HVAC blower turns on when system is off

Discussion in 'HVAC' started by Peterc, Jun 21, 2014.

  1. Jun 21, 2014 #1

    Peterc

    Peterc

    Peterc

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    My Goodman gas furnace/AC unit will turn on the blower fan when my thermostat is in the off position. I have attempted to reset by pulling the front panel of the thermostat off, raised the on temp for A/C far above the current room temp but fan continues to periodically turn on.
    Any thoughts?
    Thanks,
    Peterc
     
  2. Jun 21, 2014 #2

    Wuzzat?

    Wuzzat?

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    Intermittent short in the 'stat, wall wiring or furnace. If this happens often you have a good chance of tracing it down with a multimeter.
     
  3. Jun 21, 2014 #3

    carnuck

    carnuck

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    Actually, depending on code in your area it may be neccessary for ventillation if you have a super insulated house.
     
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  4. Jun 21, 2014 #4

    Wuzzat?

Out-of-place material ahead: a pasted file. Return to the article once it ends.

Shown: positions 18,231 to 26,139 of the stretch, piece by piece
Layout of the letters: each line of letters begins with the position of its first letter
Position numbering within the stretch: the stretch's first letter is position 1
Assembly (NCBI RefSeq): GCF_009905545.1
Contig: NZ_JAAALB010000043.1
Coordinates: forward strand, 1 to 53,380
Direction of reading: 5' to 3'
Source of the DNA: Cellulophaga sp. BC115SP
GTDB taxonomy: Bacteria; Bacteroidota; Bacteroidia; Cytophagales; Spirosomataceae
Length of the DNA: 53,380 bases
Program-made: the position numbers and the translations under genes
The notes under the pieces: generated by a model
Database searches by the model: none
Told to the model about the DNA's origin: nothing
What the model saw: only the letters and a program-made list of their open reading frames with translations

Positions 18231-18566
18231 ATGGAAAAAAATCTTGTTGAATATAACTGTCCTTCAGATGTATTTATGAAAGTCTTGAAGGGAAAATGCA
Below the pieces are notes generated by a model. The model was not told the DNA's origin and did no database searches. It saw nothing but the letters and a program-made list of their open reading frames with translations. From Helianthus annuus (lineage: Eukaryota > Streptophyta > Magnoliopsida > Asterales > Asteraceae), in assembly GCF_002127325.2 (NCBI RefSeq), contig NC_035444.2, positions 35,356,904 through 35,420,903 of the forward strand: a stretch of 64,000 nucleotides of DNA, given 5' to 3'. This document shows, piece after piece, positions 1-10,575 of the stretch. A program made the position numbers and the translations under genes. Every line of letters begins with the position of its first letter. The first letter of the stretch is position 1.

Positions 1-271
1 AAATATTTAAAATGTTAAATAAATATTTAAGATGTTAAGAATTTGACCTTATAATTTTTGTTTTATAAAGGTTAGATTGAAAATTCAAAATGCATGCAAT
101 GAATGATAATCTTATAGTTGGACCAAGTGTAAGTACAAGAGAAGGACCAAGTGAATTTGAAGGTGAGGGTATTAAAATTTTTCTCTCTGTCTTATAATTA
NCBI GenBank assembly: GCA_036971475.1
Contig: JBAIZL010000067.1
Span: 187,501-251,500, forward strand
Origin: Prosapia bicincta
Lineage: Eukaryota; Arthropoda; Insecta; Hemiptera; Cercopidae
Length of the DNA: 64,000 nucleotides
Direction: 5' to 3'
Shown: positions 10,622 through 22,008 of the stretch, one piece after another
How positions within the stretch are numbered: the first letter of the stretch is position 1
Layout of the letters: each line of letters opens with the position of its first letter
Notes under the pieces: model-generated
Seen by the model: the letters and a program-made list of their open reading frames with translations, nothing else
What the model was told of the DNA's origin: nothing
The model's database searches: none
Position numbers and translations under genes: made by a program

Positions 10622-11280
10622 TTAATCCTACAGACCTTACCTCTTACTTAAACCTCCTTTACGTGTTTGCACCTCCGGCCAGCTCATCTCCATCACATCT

Wuzzat?

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    Today I have learned something. :) Numero uno pregunta in troubleshooting: is it designed to do this?

    This particular feature should be listed in the 'stat manual so step number 0 in troubleshooting is: read all manuals.
     
  5. Jun 22, 2014 #5

    Peterc

    Peterc

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    Manuals read (about the 3rd time for various reasons) and find no reference to blower turning on automatically when system is off. The only similarity is the duration of time blower is on, about 2 minutes or the same as if the heat was initiated but the ignition did not take place.

    Question: what is the 'stat wire?

    Thanks, Peterc
     
  6. Jun 22, 2014 #6

    Wuzzat?

    Wuzzat?

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    Sounds now like the problem is in your furnace and you have two minutes to trace down the source of that false signal, until the next time.
    For this kind of problem I put appropriately wired LEDs on several test points and when the problem shows up the LEDs that are on or off tell pretty quickly where the problem is.
    That's a little beyond DIY stuff.


    'stat = t'stat = thermostat.
     
    Last edited: Jun 23, 2014
  7. Jul 10, 2014 #7

    Peterc

    Peterc